The opinion of the court was delivered by: Katharine S. Hayden, U.S.D.J.
This matter comes before the Court upon the oral Report and Recommendation of Magistrate Judge Shwartz, read into the record on May 5, 2008 (D.E 17). The Court received objections to her report from plaintiff SRS, Inc. ("SRS") (D.E. 16), and has reviewed her recommendations denovo. For the reasons expressed in Magistrate Judge Shwartz's oral opinion and for those contained herein, the Report and Recommendation of Magistrate Judge Shwartz is adopted and incorporated as the Opinion of this Court. Accordingly, this Court denies defendant Airflex Industrial, Inc.'s ("Airflex") motion to dismiss for lack of personal jurisdiction and grants defendant's motion to dismiss based upon forum non conveniens.
SRS objects to the recommendation that the case be dismissed for forum non conveniens on the following grounds:
1. The Magistrate Judge misconstrued plaintiff's position as to the choice-of-forum clause. Defendant does not deny that the choice of forum clause exists in one document; plaintiff contends that it never executed that document or expressly assented to the choice of-forum language.
2. Whether the plaintiff assented to the choice-of-forum language is a question of fact which cannot be decided from conflicting affidavits; a hearing on that issue should have been held.
3. The weight given to the choice-of-forum language by the Magistrate Judge is excessive under Stewart Org., Inc. v. Ricoh Corp., 487 U.S. 22 (1988).
4. The Magistrate Judge's consideration of the "burden" of jury duty is entirely inapposite; neither party has demanded trial by jury.
5. The sole affidavit submitted in support of defendant's application contains no facts relating to the forum non conveniens aspect of the application other than the alleged agreement as to the choice of forum language; the Magistrate Judge's conclusions as to the various "balancing tests" are without any factual basis in the record.
6. The Magistrate Judge's conclusion that there is no alternative to recommending dismissal of the case so that it can be filed in the appropriate forum is incorrect; defendant's application can be treated as an application for transfer of venue under 28 U.S.C., § 1404, and, if there is any factual basis for finding that New York is a more convenient forum, the case should be transferred to either the Federal District Court for the Southern District of New York or the Federal District Court for the Eastern District of New York; if the latter transfer were made and a view of the project were desirable, the view could be had in the same courthouse in which the matter would be tried.
This case arises from a contract between SRS and Airflex. Airflex is a manufacturer, fabricator, and installer of custom architectural metalwork, which has its only offices in Farmingdale, New York, located in Suffolk County on Long Island, and conducts no business in New Jersey. SRS, a New Jersey corporation with offices located in Metuchen, New Jersey, engages in design, manufacture, and installation of railings and decorative metalwork. Starting in 2002, Airflex worked as a metalwork subcontractor on the construction of a new federal courthouse for the U.S. District Court for the Eastern District of New York, located at Cadman Plaza, Brooklyn ("the Brooklyn Project"). SRS served as subcontractor to Airflex for the Brooklyn Project, furnishing decorative metal railings and providing installation services. According to SRS, however, Airflex failed to pay the contract price to SRS. When these payment-related disputes arose in 2007, SRS filed suit in U.S. District Court for the District of New Jersey. Airflex moved to dismiss SRS's complaint on the bases of personal jurisdiction and forum non conveniens. A forum selection clause designating the Supreme Court of New York, Suffolk County, contained in paragraph 19 of an Airflex purchase order that was allegedly issued to SRS, is central to Magistrate Judge Shwartz's recommendation that the case be dismissed for forum non conveniens.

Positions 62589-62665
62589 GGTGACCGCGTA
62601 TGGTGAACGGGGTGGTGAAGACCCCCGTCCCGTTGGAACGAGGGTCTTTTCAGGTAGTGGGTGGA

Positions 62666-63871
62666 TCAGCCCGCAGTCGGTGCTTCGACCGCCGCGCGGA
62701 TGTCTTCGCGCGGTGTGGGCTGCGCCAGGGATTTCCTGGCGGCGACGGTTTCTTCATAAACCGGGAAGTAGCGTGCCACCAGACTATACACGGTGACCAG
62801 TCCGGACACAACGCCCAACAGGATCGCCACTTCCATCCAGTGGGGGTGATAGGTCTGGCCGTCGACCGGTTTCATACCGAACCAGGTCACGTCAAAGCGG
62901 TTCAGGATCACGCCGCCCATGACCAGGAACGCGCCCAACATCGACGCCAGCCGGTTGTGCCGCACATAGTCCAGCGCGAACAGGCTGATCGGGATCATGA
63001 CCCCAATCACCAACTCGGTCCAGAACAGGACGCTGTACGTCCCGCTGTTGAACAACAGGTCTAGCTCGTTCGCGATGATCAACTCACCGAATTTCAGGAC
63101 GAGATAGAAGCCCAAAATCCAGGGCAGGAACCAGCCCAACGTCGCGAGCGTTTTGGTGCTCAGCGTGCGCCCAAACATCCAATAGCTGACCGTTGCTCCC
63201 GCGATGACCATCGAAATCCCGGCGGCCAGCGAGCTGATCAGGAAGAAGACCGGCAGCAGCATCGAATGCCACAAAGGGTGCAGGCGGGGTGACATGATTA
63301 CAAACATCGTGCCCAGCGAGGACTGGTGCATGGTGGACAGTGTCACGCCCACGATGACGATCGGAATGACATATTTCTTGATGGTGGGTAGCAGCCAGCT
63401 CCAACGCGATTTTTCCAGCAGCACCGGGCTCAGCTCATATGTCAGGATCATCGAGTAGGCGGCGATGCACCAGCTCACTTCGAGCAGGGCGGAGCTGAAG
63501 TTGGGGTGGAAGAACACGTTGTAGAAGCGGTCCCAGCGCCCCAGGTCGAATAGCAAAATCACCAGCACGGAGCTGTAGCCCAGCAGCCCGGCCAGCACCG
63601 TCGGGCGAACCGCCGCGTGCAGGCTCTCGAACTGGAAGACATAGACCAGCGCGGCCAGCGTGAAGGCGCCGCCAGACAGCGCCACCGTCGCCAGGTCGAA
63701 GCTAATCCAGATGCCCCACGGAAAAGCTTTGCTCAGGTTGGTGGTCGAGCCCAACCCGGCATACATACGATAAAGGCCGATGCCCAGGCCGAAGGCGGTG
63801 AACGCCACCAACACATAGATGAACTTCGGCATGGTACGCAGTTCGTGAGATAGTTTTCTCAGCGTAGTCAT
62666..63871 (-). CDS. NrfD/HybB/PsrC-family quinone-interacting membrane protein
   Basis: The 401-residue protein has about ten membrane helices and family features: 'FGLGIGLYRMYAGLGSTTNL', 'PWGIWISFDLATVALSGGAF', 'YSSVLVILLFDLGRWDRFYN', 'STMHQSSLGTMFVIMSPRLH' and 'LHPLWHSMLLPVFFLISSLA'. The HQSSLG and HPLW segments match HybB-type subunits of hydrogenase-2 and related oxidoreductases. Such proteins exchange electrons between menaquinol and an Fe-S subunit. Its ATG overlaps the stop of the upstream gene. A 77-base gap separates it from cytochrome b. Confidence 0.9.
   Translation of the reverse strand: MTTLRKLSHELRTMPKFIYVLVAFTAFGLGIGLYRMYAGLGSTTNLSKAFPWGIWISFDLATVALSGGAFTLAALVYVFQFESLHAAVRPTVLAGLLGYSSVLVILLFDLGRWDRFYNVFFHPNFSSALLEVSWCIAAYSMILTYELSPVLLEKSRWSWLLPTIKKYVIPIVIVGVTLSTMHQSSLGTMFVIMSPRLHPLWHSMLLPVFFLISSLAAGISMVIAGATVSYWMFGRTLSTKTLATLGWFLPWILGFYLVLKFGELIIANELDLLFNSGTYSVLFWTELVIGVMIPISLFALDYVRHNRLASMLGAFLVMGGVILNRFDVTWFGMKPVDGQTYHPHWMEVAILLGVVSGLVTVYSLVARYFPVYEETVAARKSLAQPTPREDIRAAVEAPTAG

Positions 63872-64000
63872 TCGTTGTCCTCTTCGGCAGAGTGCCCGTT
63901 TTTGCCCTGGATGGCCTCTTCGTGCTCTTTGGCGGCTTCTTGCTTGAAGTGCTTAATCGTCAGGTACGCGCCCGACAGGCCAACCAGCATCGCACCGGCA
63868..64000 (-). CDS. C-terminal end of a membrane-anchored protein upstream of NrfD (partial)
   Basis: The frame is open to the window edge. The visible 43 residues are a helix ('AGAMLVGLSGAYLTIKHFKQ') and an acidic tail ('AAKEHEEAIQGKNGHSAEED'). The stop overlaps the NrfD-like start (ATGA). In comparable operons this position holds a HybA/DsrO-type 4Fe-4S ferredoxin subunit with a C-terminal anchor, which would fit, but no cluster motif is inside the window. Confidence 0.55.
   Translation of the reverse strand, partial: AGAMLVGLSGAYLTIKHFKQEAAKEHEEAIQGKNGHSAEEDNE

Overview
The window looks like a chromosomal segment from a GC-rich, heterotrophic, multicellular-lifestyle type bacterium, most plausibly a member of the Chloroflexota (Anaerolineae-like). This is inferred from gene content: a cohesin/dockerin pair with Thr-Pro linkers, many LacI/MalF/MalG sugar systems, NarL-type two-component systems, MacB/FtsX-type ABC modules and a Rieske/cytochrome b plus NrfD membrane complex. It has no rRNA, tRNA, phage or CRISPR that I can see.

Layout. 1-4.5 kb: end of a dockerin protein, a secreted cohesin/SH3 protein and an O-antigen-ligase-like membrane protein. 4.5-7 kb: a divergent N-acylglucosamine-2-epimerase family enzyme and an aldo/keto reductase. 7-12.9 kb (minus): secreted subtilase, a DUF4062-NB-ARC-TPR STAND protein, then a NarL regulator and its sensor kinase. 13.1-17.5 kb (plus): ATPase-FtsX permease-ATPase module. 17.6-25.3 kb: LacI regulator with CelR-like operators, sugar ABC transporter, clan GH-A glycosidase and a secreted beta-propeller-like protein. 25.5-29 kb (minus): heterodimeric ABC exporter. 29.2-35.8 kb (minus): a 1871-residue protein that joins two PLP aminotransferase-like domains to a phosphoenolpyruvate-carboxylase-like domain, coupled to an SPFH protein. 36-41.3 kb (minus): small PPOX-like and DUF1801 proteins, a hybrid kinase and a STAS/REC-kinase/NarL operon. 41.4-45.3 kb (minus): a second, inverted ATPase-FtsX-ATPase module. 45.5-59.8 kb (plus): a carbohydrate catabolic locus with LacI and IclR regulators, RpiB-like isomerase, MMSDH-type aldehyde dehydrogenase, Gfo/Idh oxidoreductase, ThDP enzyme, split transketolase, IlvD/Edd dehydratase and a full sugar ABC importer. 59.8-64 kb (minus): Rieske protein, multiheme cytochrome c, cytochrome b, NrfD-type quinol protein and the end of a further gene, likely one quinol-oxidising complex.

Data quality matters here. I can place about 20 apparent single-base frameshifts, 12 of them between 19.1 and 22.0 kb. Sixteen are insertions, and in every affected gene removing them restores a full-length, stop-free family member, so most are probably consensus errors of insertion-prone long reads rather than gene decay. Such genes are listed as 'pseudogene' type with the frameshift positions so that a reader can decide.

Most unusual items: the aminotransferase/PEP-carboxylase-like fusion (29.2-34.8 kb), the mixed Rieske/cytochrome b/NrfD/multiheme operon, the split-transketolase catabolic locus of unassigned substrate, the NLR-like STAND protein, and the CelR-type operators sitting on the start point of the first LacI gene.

Airflex states that it invited material suppliers and sub-subcontractors to bid on portions of the Project, by which process it negotiated price and terms for subcontracted work with SRS for the Brooklyn Project. SRS tells it differently: that Airflex specifically sought SRS's services in 1995 and thereafter on other projects not related to this action. SRS states that Airflex first solicited its services for the Brooklyn Project in 2000, and, after protracted negotiations through writings and in-person meetings, SRS made and finished the railings in New Jersey and installed them in Brooklyn, New York. SRS says that only four written purchase orders were used in the course of the Brooklyn Project, that only one of these contained the content from the reverse side, and that none of the ones SRS actually received had the forum selection clause printed on it. SRS contends that it never specifically agreed to resolve disputes in any particular court.
In contrast, Airflex states that it issued purchase order number 18464 to SRS, which, on the reverse side, contained a forum selection clause stating: "Disputes, shall they occur, will be settled in Suffolk County Supreme Court, Riverhead LI." Airflex counters SRS's denial that it ever received the purchase order containing the forum selection clause by observing that SRS included the full purchase order (with ...